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1.
PeerJ ; 7: e6744, 2019.
Artigo em Inglês | MEDLINE | ID: mdl-31065455

RESUMO

Introgression, the transmission of genetic material of one taxon into another through hybridization, can have various evolutionary outcomes. Previous studies have detected signs of introgression between western populations of the Mexican endemic and threatened spiny-tailed iguana, Ctenosaura pectinata. However, the extent of this phenomenon along the geographic distribution of the species is unknown. Here, we use multilocus data together with detailed geographic sampling to (1) define genotypic clusters within C. pectinata; (2) evaluate geographic concordance between maternally and biparentally inherited markers; (3) examine levels of introgression between genotypic clusters, and (4) suggest taxonomic modifications in light of this information. Applying clustering methods to genotypes of 341 individuals from 49 localities of C. pectinata and the closely related C. acanthura, we inferred the existence of five genotypic clusters. Contact zones between genotypic clusters with signatures of interbreeding were detected, showing different levels of geographic discordance with mtDNA lineages. In northern localities, mtDNA and microsatellites exhibit concordant distributions, supporting the resurrection of C. brachylopha. Similar concordance is observed along the distribution of C. acanthura, confirming its unique taxonomic identity. Genetic and geographic concordance is also observed for populations within southwestern Mexico, where the recognition of a new species awaits in depth taxonomic revision. In contrast, in western localities a striking pattern of discordance was detected where up to six mtDNA lineages co-occur with only two genotypic clusters. Given that the type specimen originated from this area, we suggest that individuals from western Mexico keep the name C. pectinata. Our results have profound implications for conservation, management, and forensics of Mexican iguanas.

2.
Mol Phylogenet Evol ; 136: 29-34, 2019 07.
Artigo em Inglês | MEDLINE | ID: mdl-30930236

RESUMO

Natural history collections are increasingly valued as genomic resources. Their specimens reflect the combined efforts of collectors and curators over hundreds of years. For many rare or endangered species, specimens are the only readily available source of DNA. We leveraged specimens from a historical collection to study the evolutionary history of wood-partridges in the genus Dendrortyx. The three Dendrortyx species are found in the highlands of central Mexico and Central America south to Costa Rica. One of these species is endangered, and in general, Dendrortyx are secretive and poorly represented in tissue collections. We extracted DNA from historical museum specimens and sequenced ultraconserved elements (UCEs) and mitochondrial DNA (mtDNA) to assess their phylogeny and divergence times. Phylogenies built from hundreds to thousands of nuclear markers were well resolved and largely congruent with an mtDNA phylogeny. The divergence times revealed an unusually old avian divergence across the Isthmus of Tehuantepec in the Pliocene around 3.6 million years ago. Combined with other recent studies, our results challenge the general pattern that highland bird divergences in Mesoamerica are relatively young and influenced by the Pleistocene glacial cycles compared to the older divergences of reptiles and plants, which are thought to overlap more with periods of mountain formation. We also found evidence for monophyletic genetic lineages in mountain ranges within the widespread D. macroura, which should be investigated further with integrative taxonomic methods. Our study demonstrates the power of museum genomics to provide insight into the evolutionary histories of groups where modern samples are lacking.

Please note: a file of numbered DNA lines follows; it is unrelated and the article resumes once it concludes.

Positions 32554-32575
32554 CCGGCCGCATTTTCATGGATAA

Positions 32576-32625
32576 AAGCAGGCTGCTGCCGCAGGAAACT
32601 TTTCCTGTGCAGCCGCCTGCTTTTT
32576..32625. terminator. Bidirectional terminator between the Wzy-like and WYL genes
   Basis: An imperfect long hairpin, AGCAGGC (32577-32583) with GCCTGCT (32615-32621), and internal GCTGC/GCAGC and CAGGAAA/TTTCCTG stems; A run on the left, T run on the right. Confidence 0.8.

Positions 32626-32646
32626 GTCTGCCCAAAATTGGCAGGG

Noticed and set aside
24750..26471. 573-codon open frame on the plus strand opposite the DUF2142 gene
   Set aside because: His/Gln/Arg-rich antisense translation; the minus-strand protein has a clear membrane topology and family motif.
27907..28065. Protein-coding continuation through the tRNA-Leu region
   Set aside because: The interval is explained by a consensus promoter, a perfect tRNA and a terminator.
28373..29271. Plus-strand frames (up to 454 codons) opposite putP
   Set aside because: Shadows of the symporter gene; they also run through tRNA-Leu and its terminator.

Assuntos
Ecossistema , Galliformes/genética , Especiação Genética , Genômica , Museus , Madeira , Animais , Sequência de Bases , Biodiversidade , América Central , DNA Mitocondrial/genética , Florestas , México , Filogenia , Filogeografia
3.
PeerJ ; 6: e6045, 2018.
Artigo em Inglês | MEDLINE | ID: mdl-30581665

RESUMO

Molecular studies have uncovered significant diversity in the Mexican Highlands, leading to the description of many new endemic species. DNA approaches to this kind of species discovery have included both mitochondrial DNA (mtDNA) sequencing and multilocus genomic methods. While these marker types have often been pitted against one another, there are benefits to deploying them together, as linked mtDNA data can provide the bridge between uncovering lineages through rigorous multilocus genomic analysis and identifying lineages through comparison to existing mtDNA databases. Here, we apply one class of multilocus genomic marker, ultraconserved elements (UCEs), and linked mtDNA data to a species complex of frogs (Sarcohyla bistincta, Hylidae) found in the Mexican Highlands. We generated data from 1,891 UCEs, which contained 1,742 informative SNPs for S. bistincta and closely related species and captured mitochondrial genomes for most samples. Genetic analyses based on both whole loci and SNPs agree there are six to seven distinct lineages within what is currently described as S. bistincta. Phylogenies from UCEs and mtDNA mostly agreed in their topologies, and the few differences suggested a more complex evolutionary history of the mtDNA marker. Our study demonstrates that the Mexican Highlands still hold substantial undescribed diversity, making their conservation a particularly urgent goal. The Trans-Mexican Volcanic Range stands out as a significant geographic feature in Sarcohyla and may have acted as a dispersal corridor for S. bistincta to spread to the north. Combining multilocus genomic data with linked mtDNA data is a useful approach for identifying potential new species and associating them with already described taxa, which will be especially important in groups with undescribed subadult phenotypes and cryptic species.